Based on the lack of incorporation of NIP-labeled apical membranes and NIP-labeled caveolea into IN and ER (not shown since the NIP-labeled apical membrane proteins could not be detected in ER and nuclear membranes), we conclude that retrograde transport is neither contributing to the restitution of the ER/nuclear membrane nor to the transport of the phosphatidylinositides and cell cytosol protein to the nucleus. The incubation (up to 120 min) of the surface labeled hepatocytes with NIP has not introduced any NIP-labeled protein to either IN, ER or Golgi membrane. If any, the retrograde transport of biomembrane was not occurring in the detectable quantity, or the quantity that could restore the lipids and membranes used for constitutive secretory processes. The phosphatidylinositides detected in the nuclear envelope membranes were not derived from the pool of cell membrane, but were synthesized directly in the outer membrane of the nucleus. Their composition in INM phosphatidylinositides apparently is changing with PIPs hapten-associated protein, as the appearance of free NIP-30 protein in nuclear contents coincided with diminishing and changing PIPs profile in the INM (Fig.2C, Fig.4 C, D, Fig. 5).

Together, our studies suggest divergent and synchronous processes that restore cellular membranes and cell organelles. The CC impacts in synchrony the vesicular transport-assisted cellular and intracellular membranes synthesis restoring Golgi, endosomes and cell membrane, and the nuclear transport connected to nuclear membrane restitution, and ER membrane replacement. The divergent processes initiated in ER are concurrently impacted by the signaling clues deposited in the cell cytosol. And thus, the constitutive delivery of protein to the nucleus mediated through the synthesis of ER/ONM provides the link between genomic inherited design set in motion to restore cell components in homeostatic mode, as well as it may respond to signal-induced pathological cell differentiation in disease.

4. Discussion

In response to myriad of stimuli, the receptors expressed by the cell regulate cellular signaling pathways impacting cell metabolism, secretory properties, electrical activity, shape, motility, and virtually all functions within the realm of genome [1,30,31,35]. Several operative mechanisms to accomplish this goal have been delineated, and the concept that transmission of extracellular signals to the interior of the cell is one of the most fundamental processes of cell membrane receptors is used without reproach. Yet, within this global concept, there are still numerous factors to investigate and provide clear depiction of the cellular elements that contribute to appearance of the final cell and its function. One of them is the cell membrane lipid network, the membrane lipid biogenesis, and the fidelity of the processes charged with membrane restitution. It is not explored how the receptor proteins are delivered to cell membrane and incessantly provided with the same elemental environment, how the transmembrane architecture of the receptors is ceaselessly reproduced, or how the movement of the cytosolic proteins to nucleus is achieved [6,7,19,22,32,36,37]. Today, almost entire emphasis in cellular signaling is placed on the functional roles of RNAs in cytosol [10,28,38,39], and mutation-induced conformational changes in protein structure and function, simulated in most rudimentary lipid environment provided by the arbitrary cocktails of extraneous lipid mixtures or localized with aid of colored labels.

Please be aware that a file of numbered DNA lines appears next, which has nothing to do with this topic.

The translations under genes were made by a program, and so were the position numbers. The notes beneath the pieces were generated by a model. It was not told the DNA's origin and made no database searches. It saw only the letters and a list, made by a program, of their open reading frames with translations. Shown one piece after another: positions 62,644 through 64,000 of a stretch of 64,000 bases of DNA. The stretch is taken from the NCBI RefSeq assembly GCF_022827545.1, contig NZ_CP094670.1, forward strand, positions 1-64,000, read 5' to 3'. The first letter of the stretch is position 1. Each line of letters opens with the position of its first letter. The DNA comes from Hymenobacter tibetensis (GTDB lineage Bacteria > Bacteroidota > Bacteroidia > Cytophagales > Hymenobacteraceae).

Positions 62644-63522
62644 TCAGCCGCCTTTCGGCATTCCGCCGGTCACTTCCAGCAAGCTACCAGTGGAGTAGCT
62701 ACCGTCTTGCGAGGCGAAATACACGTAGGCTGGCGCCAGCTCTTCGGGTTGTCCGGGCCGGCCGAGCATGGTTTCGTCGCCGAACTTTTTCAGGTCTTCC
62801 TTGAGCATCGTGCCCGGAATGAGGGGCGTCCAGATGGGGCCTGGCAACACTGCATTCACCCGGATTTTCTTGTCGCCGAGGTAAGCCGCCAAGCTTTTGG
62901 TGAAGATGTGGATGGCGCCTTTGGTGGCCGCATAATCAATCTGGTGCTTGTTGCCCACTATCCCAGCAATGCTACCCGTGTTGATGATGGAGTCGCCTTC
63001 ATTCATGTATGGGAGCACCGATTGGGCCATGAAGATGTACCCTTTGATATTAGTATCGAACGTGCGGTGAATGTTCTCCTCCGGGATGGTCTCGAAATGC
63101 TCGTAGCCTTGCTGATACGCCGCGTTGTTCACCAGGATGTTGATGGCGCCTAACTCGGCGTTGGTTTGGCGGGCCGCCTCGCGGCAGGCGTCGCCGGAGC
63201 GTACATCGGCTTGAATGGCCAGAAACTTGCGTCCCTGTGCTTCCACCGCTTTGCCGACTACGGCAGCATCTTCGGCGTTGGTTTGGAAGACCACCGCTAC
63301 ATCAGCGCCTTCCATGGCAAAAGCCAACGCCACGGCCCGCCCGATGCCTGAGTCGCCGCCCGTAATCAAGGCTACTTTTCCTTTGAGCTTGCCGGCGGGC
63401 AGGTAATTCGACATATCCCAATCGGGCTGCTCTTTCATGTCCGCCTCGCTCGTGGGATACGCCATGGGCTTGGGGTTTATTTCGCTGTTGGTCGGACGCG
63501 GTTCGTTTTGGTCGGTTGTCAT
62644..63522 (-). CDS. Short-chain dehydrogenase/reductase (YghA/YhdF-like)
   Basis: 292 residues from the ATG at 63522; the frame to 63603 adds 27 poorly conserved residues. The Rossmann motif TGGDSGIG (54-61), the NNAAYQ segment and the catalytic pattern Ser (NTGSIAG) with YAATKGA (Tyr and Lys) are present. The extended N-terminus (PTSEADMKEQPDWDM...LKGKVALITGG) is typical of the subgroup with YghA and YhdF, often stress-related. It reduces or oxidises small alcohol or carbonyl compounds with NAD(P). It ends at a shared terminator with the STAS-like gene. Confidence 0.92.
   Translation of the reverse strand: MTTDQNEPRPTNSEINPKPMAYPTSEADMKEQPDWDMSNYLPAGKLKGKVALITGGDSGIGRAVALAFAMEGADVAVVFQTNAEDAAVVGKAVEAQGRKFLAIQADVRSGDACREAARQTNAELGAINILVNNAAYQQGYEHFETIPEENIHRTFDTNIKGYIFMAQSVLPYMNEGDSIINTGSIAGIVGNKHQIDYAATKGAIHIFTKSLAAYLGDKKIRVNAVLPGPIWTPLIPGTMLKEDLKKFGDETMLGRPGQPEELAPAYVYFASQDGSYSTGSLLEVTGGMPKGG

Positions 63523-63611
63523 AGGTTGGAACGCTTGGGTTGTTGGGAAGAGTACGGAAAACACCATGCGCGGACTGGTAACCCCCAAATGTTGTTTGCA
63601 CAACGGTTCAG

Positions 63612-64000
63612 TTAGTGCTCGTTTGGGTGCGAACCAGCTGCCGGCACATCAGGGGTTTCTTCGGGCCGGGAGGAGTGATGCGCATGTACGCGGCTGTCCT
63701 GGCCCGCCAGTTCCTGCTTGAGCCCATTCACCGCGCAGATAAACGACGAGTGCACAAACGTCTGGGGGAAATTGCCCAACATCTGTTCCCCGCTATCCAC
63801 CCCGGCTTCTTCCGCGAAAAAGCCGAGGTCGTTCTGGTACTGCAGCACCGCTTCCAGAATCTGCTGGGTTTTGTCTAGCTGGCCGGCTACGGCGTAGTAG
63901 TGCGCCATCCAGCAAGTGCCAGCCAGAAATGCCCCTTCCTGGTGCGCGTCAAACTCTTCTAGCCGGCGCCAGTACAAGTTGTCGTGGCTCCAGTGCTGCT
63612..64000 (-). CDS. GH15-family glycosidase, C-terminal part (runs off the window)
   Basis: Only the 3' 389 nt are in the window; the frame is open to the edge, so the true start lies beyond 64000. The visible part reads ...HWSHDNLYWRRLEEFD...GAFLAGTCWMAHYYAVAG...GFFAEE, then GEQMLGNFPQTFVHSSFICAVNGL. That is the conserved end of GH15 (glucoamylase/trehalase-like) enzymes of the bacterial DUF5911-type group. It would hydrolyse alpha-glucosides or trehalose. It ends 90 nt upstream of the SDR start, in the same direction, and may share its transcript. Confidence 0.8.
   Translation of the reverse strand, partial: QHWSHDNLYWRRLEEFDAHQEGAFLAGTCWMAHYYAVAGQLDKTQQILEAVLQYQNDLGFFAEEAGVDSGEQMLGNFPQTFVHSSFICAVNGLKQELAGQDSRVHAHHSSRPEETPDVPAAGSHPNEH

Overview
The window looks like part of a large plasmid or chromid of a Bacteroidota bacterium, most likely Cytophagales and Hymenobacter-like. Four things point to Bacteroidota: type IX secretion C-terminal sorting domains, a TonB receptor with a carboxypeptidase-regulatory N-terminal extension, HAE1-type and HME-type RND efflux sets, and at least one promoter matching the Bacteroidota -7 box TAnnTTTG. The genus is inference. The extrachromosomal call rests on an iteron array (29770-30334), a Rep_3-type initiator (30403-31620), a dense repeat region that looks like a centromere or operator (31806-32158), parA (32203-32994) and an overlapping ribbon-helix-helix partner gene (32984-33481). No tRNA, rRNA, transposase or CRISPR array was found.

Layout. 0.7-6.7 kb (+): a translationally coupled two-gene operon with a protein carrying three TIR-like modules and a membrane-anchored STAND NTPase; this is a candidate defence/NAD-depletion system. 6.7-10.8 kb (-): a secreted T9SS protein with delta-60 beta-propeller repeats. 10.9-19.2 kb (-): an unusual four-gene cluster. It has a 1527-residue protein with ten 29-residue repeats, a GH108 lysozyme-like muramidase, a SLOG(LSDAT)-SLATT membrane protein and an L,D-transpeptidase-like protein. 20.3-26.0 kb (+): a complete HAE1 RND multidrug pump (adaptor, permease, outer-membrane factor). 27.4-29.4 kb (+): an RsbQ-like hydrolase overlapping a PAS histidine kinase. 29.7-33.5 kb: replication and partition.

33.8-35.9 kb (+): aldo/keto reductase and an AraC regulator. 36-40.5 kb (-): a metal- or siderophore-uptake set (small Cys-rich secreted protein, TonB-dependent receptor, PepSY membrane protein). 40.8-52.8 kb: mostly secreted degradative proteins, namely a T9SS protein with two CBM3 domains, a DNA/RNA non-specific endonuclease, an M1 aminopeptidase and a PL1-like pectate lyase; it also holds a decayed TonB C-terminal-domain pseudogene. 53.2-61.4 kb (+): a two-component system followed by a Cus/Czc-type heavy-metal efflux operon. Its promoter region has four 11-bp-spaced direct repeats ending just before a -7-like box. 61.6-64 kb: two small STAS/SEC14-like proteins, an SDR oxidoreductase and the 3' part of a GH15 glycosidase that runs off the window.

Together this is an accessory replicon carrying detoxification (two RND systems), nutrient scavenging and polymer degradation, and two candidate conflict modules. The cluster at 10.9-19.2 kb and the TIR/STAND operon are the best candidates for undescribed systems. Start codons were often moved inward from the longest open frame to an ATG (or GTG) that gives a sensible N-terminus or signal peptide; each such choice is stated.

In our investigations we concentrated on the role of specific lipids in cellular membrane biogenesis that accompany the signaling processes, materialized in transcription, translation, posttranslational modification and homeostatic restitution of the cell [13-18]. Initially, we established that lipid biogenesis in ER is the elemental process initiating the intracellular membranes and vesicular transport from ER to Golgi [13-15]. The ER vesicles, consisting of newly synthesized lipids and proteins, transfer the synthesized cargo of proteins and newly assembled membranes from ER to Golgi. Further maturation processes of the delivered membrane, and the subcellular specificity of the membrane occurs in Golgi. The Cer of the membrane is used to synthesize sphingomyelin and glycosphingolipids, whereas PI is phosphorylated to PI3P and PI4P [14-18]. The transport vesicles with secretory proteins and the membrane containing PI3P and glycosphingolipids, displayed affinity for and fused with apical membranes, while the vesicles containing PI4P in their membrane were delivered to endosomes [16,18].